“I Have Nothing to Sell to the Yankees”

A Scene of the James River

After the Battle of Malvern Hill, there is a story of how a yankee wandered around Virginia until he found one rebel, a woman residing near Harrison’s Landing. It was a hot day as he followed the tracks of the retreating General McClellan retreat from Malvern Hill. He was hungry and thirsty, but saw a woman standing at the gate leading to her house, and rode up and asked: “Madam, can I get dinner here?”

She saw the yank in me quicker than scat, and instantly replied: “The yankees stole all all I had to eat.”

“I’ll pay you well.”

“But I haven’t got nothin to sell.”

“If you had some potatoes and bacon and…”

“Yanks stole ’em all,” she interrupted.

“But you can give me a drink of water, can’t you?”

“No sir! The yankees filled up the well and carried away the dipper.”

“Is there a spring around here?”

“Used to be lots of ’em, but the yanks toted ’em off.”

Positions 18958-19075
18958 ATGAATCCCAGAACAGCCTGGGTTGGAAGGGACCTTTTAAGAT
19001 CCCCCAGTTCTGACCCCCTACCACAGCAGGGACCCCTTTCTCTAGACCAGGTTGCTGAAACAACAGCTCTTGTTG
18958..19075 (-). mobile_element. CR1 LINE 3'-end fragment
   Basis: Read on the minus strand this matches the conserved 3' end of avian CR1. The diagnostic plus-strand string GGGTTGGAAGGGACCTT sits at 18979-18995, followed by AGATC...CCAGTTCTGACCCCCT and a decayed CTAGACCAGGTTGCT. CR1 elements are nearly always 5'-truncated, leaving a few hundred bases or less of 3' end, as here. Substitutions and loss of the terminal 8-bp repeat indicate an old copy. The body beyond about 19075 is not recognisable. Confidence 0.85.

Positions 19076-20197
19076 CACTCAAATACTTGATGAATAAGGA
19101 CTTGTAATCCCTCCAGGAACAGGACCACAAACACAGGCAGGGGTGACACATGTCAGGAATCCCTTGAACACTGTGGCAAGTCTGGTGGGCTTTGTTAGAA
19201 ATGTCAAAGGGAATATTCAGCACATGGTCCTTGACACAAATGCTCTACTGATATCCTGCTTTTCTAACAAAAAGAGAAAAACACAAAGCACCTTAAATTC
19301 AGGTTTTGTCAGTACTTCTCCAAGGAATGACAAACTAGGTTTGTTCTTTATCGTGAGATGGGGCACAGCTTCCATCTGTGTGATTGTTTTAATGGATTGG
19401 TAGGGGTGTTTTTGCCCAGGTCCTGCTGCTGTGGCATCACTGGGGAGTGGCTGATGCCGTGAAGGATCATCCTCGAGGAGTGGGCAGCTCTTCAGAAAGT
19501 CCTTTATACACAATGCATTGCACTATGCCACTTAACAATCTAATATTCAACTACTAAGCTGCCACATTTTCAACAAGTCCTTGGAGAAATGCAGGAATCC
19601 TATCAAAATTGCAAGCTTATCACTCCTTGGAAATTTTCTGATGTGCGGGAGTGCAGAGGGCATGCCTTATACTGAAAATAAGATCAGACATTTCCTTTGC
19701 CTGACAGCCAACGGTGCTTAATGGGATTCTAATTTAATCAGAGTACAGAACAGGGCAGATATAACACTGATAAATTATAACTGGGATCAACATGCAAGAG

Below us was the muddy James (river), and the drought had lased so long that there was hardly enough water to float a catfish. Pointing to the historic stream, I asked: “Why didn’t the yankees steal the river too?”

She scratched her with a sliver pulled off the fence and never unbent a particle as she replied: “They wanted to, stranger; wanted to in the wust way, and when they discovered it would’t load up wurth a cent, they galloped their old gunboats up and down and washed so many shirts in Turkey Bend that the Jeems has been ashamed to look a cow in the face ever since! Maybe you kin git a drink down thar, but ‘ere neighborhood won’t stand by and see you carry off any of the sand bars. Be a leetie keerful how you paw around.” This story appeared in The Bourbon News, Millersburg, Kentucky on April 25, 1882.




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